PARIS, June 29, 2008 (AFP) – Industrialised countries should seize the opportunity of high world food prices to cut subsidies for farm production, the OECD advises in a review of agriculture policies. Published as the World Trade Organization gears up for an attempt to break through agriculture, subsidies and other issues blocking a world trade deal, the review says that OECD state subsidies to producers totalled 258 billion dollars or 187 billion euros last year.
State aid was running at a record low level but still accounts for nearly a quarter of all payments received by farmers in the OECD area.
Prices for many agricultural commodities reached “historically high levels in nominal terms (in 2007), although in real terms prices were considerably lower than in the 1970s,” the review notes.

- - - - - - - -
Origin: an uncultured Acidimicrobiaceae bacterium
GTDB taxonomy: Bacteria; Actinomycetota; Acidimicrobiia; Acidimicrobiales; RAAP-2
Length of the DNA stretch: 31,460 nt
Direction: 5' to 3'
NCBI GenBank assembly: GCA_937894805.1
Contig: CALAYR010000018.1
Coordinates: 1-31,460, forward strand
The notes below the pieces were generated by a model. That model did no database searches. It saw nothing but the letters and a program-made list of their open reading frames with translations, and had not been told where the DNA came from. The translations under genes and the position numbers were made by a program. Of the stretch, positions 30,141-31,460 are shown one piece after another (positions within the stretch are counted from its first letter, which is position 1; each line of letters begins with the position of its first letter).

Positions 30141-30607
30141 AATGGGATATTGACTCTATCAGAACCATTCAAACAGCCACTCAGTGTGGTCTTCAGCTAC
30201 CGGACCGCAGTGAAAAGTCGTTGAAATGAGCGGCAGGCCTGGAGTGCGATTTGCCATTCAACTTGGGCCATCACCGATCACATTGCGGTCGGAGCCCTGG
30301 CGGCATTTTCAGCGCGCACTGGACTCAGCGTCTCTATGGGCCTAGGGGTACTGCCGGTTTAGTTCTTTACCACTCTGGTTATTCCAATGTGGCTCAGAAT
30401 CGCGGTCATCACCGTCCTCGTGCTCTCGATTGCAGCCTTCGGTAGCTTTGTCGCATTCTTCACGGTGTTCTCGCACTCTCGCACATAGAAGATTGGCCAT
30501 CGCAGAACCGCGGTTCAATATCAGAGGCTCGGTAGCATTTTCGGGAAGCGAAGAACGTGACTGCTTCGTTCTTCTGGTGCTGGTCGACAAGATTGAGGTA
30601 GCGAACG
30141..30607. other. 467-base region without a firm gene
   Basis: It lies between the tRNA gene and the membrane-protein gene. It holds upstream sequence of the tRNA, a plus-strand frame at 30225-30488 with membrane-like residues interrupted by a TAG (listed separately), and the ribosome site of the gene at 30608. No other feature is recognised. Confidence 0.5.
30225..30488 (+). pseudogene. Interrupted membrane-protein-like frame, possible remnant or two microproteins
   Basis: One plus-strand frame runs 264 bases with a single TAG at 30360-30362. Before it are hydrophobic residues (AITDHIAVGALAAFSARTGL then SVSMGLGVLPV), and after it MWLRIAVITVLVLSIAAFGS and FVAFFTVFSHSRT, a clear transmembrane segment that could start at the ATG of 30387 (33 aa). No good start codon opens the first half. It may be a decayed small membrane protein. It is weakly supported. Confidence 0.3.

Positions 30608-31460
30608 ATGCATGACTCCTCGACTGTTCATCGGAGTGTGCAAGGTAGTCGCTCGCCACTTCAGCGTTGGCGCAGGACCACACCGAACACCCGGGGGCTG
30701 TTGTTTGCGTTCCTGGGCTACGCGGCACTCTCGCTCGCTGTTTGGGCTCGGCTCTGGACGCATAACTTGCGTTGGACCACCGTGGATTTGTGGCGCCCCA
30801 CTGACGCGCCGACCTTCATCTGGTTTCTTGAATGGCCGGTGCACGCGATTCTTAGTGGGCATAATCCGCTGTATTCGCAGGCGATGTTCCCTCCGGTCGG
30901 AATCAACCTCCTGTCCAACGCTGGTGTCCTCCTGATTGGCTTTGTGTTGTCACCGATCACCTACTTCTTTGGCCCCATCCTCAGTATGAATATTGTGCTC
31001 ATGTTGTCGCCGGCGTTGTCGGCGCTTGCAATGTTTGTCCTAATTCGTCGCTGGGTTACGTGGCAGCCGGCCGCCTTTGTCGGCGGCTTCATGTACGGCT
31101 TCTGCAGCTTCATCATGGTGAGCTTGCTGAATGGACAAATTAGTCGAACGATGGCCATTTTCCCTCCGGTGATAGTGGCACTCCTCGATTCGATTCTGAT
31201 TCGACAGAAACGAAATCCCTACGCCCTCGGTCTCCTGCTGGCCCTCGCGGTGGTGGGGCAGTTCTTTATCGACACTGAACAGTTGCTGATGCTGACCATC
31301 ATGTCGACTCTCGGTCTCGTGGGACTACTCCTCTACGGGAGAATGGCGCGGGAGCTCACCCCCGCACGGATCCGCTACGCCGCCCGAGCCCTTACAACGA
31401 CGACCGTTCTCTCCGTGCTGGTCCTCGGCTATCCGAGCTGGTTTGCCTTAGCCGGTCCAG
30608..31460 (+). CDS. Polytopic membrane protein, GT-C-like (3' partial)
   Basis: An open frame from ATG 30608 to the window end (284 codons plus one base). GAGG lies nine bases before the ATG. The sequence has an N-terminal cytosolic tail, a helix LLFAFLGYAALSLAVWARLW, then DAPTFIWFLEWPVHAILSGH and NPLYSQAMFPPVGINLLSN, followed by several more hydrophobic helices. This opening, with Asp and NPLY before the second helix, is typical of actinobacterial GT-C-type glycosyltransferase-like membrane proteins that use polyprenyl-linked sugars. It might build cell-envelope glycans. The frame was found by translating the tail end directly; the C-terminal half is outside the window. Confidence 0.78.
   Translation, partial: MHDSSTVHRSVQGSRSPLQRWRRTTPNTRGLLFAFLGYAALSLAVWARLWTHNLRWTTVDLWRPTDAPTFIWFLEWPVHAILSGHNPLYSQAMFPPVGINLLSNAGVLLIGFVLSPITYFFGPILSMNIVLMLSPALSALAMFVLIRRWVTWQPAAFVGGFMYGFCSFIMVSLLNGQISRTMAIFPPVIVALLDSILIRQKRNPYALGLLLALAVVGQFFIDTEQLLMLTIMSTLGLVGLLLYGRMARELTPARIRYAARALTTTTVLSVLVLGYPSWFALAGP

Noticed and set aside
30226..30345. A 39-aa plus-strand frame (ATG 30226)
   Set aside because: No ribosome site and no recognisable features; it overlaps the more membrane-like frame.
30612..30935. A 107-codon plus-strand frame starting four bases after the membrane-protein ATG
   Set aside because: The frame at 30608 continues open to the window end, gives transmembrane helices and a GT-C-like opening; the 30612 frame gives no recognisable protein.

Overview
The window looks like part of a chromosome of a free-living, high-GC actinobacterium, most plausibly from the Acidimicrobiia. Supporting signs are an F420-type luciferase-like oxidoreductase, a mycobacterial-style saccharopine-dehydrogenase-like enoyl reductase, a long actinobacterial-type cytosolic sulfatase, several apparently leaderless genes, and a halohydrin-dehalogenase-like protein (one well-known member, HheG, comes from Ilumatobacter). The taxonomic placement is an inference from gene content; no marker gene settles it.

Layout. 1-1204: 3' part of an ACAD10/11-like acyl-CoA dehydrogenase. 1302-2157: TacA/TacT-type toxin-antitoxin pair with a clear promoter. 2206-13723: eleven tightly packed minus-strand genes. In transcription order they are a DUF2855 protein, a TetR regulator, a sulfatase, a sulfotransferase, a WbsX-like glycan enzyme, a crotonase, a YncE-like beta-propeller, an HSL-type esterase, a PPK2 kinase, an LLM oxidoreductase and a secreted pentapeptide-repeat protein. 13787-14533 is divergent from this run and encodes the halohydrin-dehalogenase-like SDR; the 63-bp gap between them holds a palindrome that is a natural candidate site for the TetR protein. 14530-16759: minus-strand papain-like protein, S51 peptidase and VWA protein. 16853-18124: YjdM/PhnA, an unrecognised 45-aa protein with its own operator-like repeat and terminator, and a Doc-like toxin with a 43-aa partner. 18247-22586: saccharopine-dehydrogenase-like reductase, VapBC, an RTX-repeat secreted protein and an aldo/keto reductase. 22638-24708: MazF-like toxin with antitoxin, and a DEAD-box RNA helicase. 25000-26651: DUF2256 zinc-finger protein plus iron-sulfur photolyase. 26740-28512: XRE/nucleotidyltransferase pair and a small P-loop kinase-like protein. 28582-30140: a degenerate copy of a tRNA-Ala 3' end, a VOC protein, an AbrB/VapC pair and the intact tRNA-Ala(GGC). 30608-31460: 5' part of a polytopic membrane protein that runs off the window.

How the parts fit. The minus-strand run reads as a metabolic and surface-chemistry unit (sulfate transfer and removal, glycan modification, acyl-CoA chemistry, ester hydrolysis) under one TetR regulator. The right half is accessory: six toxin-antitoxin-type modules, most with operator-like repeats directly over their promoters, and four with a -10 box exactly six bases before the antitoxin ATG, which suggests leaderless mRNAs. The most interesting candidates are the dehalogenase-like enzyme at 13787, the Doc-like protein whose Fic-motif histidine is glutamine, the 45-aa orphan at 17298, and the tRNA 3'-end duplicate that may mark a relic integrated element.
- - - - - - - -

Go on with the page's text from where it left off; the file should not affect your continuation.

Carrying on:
Nominal prices are current headline prices, whereas “real” prices remove the effect of inflation over a period.
The OECD argues that food prices have shot up in response to a coincidence of factors.
These were a rise in demand from emerging economies, increased energy prices, drought in key markets, speculative activity and the use of crops for the production of biofuels.